CONCORD Humble surroundings and a mountain of work are what Bob Ladouceur recalls thinking when he toured De La Salle High School in 1979.
Ladouceur, then 24, studied the place, then exhaled. Friends told him to run, insisting he couldn't win there.
The classroom setting at the small Catholic school was fine. But the football facilities? No goal posts, no weights and, seemingly, no chance.
But Ladouceur relished the challenge and wanted to leave the graveyard shift at juvenile hall.
At his first team meeting, there were more empty seats than curious prospects. One teenager wore a T-shirt with a marijuana plant splashed across it.
"We had nothing," Ladouceur says. "A brother brought in an Olympic weight set, and it was stolen two weeks later. We asked kids to bring in their own weights, those old plastic ones. I had a coaching friend, a great handyman, who welded together three bench presses. That's how we started."
But from those humble beginnings, the transformation was swift.
Ladouceur's intensity and focus on fundamentals, brotherhood and year-round strength and conditioning helped create arguably the greatest high school football program in the country.
"De La Who" soon became "De La Stomp."
De La Salle, which went 12-0 in 1982 and has dominated ever since, comes to Sacramento for the first time Saturday when it plays Folsom in the first Northern California Open championship game. It's billed as the area's top high school event because it features "the greatest football dynasty in U.S. history," according to Mark Tennis, the editor of Cal-Hi Sports.
Ladouceur has built a résumé that almost seems full of typos. He has more North Coast Section championships (28) than career losses (25). He has never had a losing season, including his 6-3 record in 1979, the school's first winning season. His teams went undefeated for 12 seasons while winning 151 consecutive games, a streak that ended in 2004.
Ladouceur's overall 397-25-3 record includes nine one-point losses, he has ended the season ranked No. 1 in the state 16 times, and his teams have won the last three CIF State Open championships. Even more remarkable, perhaps, is that De La Salle is undefeated against Northern California opponents since 1991, a span of 237 games.
Ladouceur stresses a simple approach of blocking and tackling. He says he tried a headset once but threw it to the turf during a game in 1982 when a rival coach picked up his frequency, though Ladouceur occasionally will slip on a set.
Ladouceur, who quotes Jesuit priest and paleontologist Pierre Teilhard de Chardin as much as Vince Lombardi, credits others for De La Salle's success. He points to his assistant coaches such as his right-hand man of 30 seasons, Terry Eidson and "our kids who give so much." They, in turn, credit the man they call Coach Lad.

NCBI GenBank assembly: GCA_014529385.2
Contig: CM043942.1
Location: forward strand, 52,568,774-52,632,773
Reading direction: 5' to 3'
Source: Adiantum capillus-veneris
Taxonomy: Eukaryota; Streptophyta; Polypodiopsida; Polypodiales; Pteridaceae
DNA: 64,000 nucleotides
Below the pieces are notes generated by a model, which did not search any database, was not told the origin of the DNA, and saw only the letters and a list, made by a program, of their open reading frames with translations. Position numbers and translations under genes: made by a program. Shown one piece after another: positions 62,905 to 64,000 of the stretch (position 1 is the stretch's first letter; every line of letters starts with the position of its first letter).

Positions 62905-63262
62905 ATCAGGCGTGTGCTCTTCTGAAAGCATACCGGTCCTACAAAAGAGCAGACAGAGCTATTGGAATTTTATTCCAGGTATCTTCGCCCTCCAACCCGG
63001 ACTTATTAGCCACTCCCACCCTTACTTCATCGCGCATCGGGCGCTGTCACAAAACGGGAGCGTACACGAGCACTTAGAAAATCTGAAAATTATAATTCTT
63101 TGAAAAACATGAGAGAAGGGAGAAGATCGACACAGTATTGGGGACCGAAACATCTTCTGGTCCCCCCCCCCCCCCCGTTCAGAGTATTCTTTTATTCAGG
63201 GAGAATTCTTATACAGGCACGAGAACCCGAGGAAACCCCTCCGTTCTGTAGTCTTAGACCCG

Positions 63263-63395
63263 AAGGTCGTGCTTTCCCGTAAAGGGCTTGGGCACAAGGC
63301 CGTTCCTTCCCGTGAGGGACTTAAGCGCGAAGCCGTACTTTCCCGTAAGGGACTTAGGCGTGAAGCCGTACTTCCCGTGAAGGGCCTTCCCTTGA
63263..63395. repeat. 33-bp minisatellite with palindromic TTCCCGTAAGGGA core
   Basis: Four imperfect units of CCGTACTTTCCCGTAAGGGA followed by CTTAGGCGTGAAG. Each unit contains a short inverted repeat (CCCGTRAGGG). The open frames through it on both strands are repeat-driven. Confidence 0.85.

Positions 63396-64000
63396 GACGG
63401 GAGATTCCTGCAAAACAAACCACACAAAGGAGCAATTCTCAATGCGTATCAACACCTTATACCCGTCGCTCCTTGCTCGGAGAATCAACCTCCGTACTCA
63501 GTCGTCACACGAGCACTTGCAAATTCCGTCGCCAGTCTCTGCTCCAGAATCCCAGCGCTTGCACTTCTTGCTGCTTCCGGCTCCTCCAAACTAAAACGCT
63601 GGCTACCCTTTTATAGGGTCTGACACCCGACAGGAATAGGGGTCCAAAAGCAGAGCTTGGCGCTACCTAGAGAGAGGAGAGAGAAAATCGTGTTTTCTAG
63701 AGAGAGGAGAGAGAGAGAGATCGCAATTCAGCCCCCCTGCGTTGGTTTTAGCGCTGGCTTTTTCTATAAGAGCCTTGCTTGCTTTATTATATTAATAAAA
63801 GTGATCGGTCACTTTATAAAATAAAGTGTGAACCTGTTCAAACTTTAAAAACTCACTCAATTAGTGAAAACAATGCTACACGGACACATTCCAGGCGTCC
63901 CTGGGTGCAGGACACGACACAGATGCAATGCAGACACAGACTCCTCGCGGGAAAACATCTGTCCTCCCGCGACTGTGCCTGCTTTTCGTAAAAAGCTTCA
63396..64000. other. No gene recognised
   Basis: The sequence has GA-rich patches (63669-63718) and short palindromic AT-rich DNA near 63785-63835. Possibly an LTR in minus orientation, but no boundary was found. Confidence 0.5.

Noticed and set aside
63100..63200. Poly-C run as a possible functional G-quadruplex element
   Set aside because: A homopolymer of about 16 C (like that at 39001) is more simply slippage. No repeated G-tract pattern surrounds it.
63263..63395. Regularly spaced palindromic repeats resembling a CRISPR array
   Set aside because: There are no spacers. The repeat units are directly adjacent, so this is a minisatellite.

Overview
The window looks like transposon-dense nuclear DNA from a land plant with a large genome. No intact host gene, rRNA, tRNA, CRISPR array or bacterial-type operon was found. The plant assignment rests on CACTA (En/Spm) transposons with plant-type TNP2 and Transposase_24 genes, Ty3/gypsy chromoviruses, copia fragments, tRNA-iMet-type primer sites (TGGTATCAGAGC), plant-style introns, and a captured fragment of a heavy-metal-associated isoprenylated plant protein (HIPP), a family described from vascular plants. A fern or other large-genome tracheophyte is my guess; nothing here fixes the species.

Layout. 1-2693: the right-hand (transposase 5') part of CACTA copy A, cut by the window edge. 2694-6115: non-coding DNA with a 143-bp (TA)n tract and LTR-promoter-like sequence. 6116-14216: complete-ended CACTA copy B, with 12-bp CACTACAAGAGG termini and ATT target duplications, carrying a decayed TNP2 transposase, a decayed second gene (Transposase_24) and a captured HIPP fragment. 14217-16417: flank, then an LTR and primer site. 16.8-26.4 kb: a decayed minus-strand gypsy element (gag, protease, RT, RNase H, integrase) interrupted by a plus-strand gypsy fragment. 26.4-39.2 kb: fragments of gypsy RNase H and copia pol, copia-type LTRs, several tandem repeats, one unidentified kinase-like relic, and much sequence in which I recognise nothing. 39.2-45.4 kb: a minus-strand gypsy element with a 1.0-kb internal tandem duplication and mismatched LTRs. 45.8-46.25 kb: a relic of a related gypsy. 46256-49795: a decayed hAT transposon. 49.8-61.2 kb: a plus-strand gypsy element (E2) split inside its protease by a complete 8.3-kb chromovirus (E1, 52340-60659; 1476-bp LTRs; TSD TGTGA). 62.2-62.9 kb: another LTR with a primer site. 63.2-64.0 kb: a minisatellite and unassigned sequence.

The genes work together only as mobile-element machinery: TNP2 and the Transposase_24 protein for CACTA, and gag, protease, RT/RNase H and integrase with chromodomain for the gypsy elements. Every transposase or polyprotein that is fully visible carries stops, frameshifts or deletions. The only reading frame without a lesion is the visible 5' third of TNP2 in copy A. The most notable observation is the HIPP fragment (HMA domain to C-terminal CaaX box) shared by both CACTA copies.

Bill Walsh, the late Pro Football Hall of Fame coach, attended at least one De La Salle game each season. In his second stint at Stanford, Walsh tried to pry Ladouceur from De La Salle.
"I've never seen a better-coached team at any level," Walsh once said. "(Ladouceur) is as fine a coach as the game has ever seen."
But Ladouceur has always insisted he could help shape young lives more at the high school level.
Facilities remain modest
Despite De La Salle's tremendous success, it still operates a relatively modest program.
The school's brick building and football field are wedged between a quiet boulevard and homes. There are no signs proclaiming athletic greatness. If you're looking for Notre Dame West, you'll be disappointed. The weight room is so small that many players lift outside. There are goal posts now, and FieldTurf, but the stadium is average size for a high school facility, forcing the Spartans to play postseason games off campus at larger venues.
"We kind of like it this way," Ladouceur says.
Like most private schools, De La Salle has detractors, with most of the criticism focused on the perception that private schools can recruit when public schools cannot.
"Trust me, if we broke any rules, we'd be on the front cover of every newspaper in America for it," De La Salle athletic director Leo Lopoz said. "We do it the right way."
Over the years, De La Salle has dominated with more 5-foot-10, 200-pound guards and linebackers than Division I recruits.
This season, De La Salle does have several college prospects, including linebacker Michael Hutchings, a USC commit who says, "Most teams we play may be better in some ways, but we work harder."
Running back Tiapepe Vitale, who leads the Spartans with 1,734 yards and 28 touchdowns, however, is an example of the program's many overachievers.
"We're all pretty ordinary people," defensive end Austin Hooper said. "We're taught to play and compete above normal."
Added Lopoz: "We work harder than anyone. That sounds bad, but it's true. And we've got the greatest coach in America."
Coaches are welcome to visit
Ladouceur says De La Salle's doors are open for any coach in the country who wants to visit. There's no secret sauce or pill here, he insists.
"I appreciate the coaches who stop by to see what we're all about," Ladouceur says. "It's all about education and the kids learning. We work hard. We've earned everything."
When Ladouceur walks across campus, it's almost a parting of the green sea as scores of students wearing school colors follow his every move.
Ladouceur's players revere him, considering him too special to disappoint. He isn't a yeller, but his words resonate.
"We tell the players exactly how we feel if he's doing a good job, if he's not, if he's a good teammate," Ladouceur said. "We're not afraid to confront a kid."
Ladouceur, now 58, looks exhausted and admits it. He hints he could step down after this season or next.
"I appreciate what we've done here, how hard the kids and coaches have worked," he said. "It's been a good life. I've enjoyed it."